Here is a look at Surprise history through the years on this week, compiled from archives of Independent Newsmedia, Newspapers.com and the city of Surprise historical records:
Dysart School opens for the school year with two new classrooms expected to be added this year to accommodate the area’s development. The school will have eight teachers for the school year, double the number from last year.
A film about Biblical prophecies and nuclear holocausts called “Seconds to Midnight” is shown at the Arizona Camp Meeting and Bible Conference Grounds.
Two members of Dysart’s state championship basketball team from March are killed in a head-on crash during a dust storm on Grand Avenue. Cousins Lonnie Dunbar and Chester Manning were killed in one of the cars.
An Arizona Republic column on unique Arizona names gets picked up on newswires, giving Surprise its first real exposure on an national scale. The story is run in newspapers from coast to coast over the next few months.
A Maricopa County Superior Court jury votes to allow Surprise to keep open its rodeo grounds. Original Surprise councilman Don Blankenship, who lives right next to it, had sued the city to have the grounds shut down as a public nuisance, asking for $50,000 in damages. The three-day trial ended a three-year-old lawsuit.
Mayor Roy Villanueva appoints five members to a subcommittee to plan for the town’s proposed airport project off Grand Avenue about nine miles north of Sun City West.
Surprise annexes the right-of-way along Litchfield Road between Bell Road and Grand Avenue as part of an inter-government agreement with Maricopa County.
Surprise dedicates its second fire station at 18600 N. Reems Road, which will double as a police substation.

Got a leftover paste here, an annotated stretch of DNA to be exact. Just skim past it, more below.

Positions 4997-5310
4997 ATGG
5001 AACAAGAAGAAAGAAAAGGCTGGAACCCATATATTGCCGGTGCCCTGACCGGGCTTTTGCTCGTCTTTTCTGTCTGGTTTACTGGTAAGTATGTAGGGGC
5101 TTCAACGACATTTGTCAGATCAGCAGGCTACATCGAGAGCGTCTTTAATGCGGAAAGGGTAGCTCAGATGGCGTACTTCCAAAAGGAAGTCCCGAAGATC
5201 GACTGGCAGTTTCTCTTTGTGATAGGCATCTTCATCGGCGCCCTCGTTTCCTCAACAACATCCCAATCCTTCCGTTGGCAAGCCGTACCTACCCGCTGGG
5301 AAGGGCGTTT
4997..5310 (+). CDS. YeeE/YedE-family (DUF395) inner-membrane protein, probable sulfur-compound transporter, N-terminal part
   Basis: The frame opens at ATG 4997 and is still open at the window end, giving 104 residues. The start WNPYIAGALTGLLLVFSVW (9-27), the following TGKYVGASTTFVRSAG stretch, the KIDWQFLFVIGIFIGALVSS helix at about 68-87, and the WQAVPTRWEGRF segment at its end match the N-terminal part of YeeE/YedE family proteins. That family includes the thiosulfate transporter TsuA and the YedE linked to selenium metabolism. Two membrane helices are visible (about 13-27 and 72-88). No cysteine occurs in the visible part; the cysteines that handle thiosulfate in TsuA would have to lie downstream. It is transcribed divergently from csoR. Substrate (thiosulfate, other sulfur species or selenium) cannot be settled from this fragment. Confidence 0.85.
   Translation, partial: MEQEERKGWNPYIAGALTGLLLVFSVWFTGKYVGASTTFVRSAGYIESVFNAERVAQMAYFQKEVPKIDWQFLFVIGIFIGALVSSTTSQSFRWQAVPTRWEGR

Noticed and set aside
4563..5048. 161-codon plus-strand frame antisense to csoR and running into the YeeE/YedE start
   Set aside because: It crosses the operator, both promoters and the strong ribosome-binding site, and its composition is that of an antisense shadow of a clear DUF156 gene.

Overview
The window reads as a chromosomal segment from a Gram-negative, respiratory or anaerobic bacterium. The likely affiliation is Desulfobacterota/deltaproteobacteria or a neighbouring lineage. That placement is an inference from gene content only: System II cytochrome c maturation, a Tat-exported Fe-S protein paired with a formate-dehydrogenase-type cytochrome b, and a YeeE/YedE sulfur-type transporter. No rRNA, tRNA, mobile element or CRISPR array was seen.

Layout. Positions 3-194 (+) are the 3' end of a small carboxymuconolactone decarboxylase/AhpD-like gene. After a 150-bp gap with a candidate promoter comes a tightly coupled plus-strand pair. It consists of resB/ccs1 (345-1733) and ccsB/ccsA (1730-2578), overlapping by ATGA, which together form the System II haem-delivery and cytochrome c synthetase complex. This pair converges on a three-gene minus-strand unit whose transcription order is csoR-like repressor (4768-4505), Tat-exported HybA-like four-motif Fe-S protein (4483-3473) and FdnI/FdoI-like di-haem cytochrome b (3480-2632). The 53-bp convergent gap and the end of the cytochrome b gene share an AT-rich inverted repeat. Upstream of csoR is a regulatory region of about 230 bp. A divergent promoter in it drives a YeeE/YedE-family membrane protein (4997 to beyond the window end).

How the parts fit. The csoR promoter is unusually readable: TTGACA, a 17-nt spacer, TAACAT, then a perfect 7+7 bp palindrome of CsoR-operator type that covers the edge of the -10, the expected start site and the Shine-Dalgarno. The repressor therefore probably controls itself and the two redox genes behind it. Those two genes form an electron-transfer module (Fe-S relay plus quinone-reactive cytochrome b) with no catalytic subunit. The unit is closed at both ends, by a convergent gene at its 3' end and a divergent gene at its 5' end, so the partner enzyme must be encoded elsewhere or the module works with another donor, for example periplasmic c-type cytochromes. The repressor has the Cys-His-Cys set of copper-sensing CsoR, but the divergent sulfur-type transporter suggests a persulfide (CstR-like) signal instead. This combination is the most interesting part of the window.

The city asks for public input about a proposed Senior Center, which is expected to be completed by September 2001. The 5,550-square-foot-facililty comes with a price tag of $750,000.
The 9/11 terrorist attack on the U.S. forces the city to cancel meetings this week by the City Council and Planning and Zoning Commission as well as the annual Fiestas Patrias celebration. Surprise residents respond to the tragedy by swarming Red Cross blood donation centers. Area students collect money in classes to help raise money for the charity group.
The City Council approves a construction contract for the $6.7 million tennis and racket facility, which it hopes to have opened by May 2007. Community and Recreation Services director Mark Coronado begins attempts to bring USTA tournaments to Surprise. The planned facility already has a director in former Wimbledon mixed doubles champ John Austin.
Surprise holds its first mail-in election. There are no polling places open on Election Day, but residents drop off ballots at the city clerk’s office. Only Roy Villanueva receives enough votes to not force a runoff in November.